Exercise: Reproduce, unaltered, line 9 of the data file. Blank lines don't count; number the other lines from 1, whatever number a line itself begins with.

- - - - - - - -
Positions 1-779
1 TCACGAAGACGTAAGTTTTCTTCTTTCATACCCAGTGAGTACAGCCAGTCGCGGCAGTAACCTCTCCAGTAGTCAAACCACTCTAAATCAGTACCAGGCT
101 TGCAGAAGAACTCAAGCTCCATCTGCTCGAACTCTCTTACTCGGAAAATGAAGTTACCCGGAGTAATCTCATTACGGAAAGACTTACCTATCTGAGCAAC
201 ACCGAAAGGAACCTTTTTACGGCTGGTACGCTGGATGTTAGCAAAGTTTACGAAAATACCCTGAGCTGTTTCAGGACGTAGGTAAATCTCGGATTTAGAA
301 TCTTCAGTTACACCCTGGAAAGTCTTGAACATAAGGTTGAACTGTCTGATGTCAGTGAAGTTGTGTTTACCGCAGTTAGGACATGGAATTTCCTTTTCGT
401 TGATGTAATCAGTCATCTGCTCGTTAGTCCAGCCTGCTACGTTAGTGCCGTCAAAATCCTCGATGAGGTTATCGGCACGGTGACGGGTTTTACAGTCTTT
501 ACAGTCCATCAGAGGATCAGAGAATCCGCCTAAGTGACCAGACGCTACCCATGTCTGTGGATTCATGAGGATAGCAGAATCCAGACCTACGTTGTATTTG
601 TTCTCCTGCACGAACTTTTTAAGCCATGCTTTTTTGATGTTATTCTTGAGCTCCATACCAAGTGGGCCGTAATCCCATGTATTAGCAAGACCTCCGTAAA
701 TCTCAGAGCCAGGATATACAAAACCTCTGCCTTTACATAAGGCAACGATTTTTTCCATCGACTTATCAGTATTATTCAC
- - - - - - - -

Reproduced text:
701 TCTCAGAGCCAGGATATACAAAACCTCTGCCTTTACATAAGGCAACGATTTTTTCCATCGACTTATCAGTATTATTCAC